Why altruism should be used as a recruitment tool

by Lauren Acurantes02 Dec 2016
Some companies simply look at CSR programmes as a way to make the company look good but for Ang Kian Peng, director at Samsui Supplies and Services Pte Ltd, giving back to the community is the very fabric of their business.

So much so that having an altruistic nature is a prerequisite for any potential new hire.

“During the recruitment phase, we already ask them what type of activity they like to do or any sort of volunteer work that they do that we can relate to CSR,” Ang told HRD.

“We want to hire people who share the same philosophy as us in terms of doing good and giving back to the community,” he added.

Ang said they’re very strict about this policy that even if a candidate is a good match for a job, skills-wise, they may still get turned down if they don’t share the same philosophy.

“Ultimately, we want to hire people who are aligned with our core values,” he said, adding that otherwise they’ll be spending most of their time managing the people and not the business.

“If we have to spend time explaining to the employee why we’re doing this, why we’re doing that, in a way it doesn’t make sense.”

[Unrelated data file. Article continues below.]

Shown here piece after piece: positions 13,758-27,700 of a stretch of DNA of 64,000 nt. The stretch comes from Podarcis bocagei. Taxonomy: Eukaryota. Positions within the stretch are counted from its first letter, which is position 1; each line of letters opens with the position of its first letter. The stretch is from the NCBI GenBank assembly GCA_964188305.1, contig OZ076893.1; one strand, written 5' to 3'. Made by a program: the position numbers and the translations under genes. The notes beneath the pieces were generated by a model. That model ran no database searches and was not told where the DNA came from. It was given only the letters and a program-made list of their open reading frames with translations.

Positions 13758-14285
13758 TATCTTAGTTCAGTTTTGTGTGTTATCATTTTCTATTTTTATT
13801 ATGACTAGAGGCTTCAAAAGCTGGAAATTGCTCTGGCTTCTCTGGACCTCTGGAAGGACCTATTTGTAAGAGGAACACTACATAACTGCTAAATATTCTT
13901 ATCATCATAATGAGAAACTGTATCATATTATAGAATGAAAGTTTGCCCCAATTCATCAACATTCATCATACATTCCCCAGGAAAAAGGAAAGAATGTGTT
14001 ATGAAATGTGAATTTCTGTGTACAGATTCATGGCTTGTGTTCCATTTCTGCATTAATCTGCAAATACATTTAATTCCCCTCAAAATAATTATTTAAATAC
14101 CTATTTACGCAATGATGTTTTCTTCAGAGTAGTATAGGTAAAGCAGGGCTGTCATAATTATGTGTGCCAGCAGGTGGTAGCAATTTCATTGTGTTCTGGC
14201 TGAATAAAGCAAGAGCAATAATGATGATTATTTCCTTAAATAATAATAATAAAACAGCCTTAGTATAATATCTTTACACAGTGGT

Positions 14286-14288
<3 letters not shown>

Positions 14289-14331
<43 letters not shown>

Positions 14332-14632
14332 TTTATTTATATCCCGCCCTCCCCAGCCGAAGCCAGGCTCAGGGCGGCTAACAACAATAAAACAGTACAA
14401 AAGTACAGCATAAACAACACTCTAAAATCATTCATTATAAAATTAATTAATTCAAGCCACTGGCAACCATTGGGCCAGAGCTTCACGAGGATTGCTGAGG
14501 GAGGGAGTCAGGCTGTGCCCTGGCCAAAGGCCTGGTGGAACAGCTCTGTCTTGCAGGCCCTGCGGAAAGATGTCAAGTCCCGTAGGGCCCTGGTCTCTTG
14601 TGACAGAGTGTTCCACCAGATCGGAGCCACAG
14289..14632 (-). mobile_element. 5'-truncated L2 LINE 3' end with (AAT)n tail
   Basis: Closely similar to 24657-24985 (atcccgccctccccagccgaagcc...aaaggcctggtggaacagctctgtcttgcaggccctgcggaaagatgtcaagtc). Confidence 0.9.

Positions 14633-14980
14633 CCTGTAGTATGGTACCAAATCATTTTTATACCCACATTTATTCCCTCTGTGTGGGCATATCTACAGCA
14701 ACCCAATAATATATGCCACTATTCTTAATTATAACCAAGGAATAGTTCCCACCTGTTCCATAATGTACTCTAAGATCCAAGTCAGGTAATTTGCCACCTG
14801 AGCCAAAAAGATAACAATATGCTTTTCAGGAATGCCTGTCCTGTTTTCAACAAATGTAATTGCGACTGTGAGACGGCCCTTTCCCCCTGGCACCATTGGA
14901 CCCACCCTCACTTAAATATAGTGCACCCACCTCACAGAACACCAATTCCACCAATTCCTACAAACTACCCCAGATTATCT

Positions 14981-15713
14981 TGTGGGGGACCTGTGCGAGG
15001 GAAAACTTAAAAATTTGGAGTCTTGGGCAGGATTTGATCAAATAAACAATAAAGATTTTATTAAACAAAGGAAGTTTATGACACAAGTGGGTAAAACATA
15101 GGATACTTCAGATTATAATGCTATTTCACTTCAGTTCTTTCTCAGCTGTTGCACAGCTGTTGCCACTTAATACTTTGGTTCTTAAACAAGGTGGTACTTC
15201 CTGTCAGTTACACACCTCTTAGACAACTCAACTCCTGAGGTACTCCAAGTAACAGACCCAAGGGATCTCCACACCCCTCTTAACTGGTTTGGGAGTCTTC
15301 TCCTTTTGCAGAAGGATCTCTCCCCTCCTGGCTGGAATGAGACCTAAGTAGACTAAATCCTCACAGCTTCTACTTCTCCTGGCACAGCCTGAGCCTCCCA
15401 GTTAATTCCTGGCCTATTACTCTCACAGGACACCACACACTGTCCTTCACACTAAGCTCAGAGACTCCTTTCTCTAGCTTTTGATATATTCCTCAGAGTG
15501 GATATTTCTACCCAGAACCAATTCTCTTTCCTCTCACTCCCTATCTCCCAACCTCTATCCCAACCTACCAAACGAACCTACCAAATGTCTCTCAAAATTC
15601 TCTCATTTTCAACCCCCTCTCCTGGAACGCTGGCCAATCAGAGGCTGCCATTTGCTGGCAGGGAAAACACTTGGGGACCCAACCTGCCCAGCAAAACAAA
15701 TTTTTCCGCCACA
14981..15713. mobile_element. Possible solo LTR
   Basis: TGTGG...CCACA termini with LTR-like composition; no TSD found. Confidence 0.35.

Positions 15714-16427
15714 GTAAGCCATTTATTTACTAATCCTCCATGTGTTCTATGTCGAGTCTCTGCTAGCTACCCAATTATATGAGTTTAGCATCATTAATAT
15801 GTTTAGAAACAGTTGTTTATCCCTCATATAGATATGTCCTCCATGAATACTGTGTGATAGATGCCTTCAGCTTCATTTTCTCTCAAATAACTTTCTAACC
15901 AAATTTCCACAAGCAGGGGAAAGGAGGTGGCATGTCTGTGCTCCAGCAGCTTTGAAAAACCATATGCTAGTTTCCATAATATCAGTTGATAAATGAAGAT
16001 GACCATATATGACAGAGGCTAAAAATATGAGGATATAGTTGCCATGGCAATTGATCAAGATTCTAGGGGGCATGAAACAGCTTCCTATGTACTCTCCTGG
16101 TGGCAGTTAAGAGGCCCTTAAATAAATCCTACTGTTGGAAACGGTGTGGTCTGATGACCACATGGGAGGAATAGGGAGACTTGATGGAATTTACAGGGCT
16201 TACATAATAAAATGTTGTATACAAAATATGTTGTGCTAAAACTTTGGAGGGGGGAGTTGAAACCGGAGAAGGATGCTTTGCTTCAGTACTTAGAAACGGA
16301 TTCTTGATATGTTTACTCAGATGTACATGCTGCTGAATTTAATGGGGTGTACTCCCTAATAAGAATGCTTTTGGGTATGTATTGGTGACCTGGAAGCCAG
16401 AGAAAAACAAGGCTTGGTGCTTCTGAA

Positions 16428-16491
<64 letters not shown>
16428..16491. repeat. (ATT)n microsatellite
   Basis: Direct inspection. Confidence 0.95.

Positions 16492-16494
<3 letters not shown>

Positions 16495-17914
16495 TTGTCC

Samsui Supplies and Services Pte Ltd’s main business is being the kitchen behind the extensive chain of Soup Restaurant island-wide so while most of their CSR programmes are centred around food procurement and production, employees are also encouraged to suggest their own volunteer work.

Ang said that he hasn’t yet turned down any employee-suggested programme, instead he will tweak any suggestions to fit their business goals.

When it comes to their performance review, employees are evaluated on their sincerity and on how truthful they are in giving back to the community.

“It doesn’t matter how grand or simple the program is, employees will be judged on their sincerity and not on the outcomes,” he said.

He also explained that because they roll out their programmes almost every other week, each employee will get a chance to head a volunteer project, thus enhancing their skillsets as well as boosting staff morale and employee engagement.

It is this philosophy that led to Samsui’s recognition at the President’s Volunteerism & Philanthropy Awards 2016 in the Corporate, Small-Medium Enterprise.

Of their win, Ang said: “Every one of us can do our part; giving is not about being ambitious or doing anything big. Do what you can, and with a heart. Get like-minded partners and work with vendors, suppliers in effecting an integrated change.”

Related stories:

How to be a ‘Company of Good’ 

How to create a signature CSR programme

‘Balanced scorecard’ not so balanced

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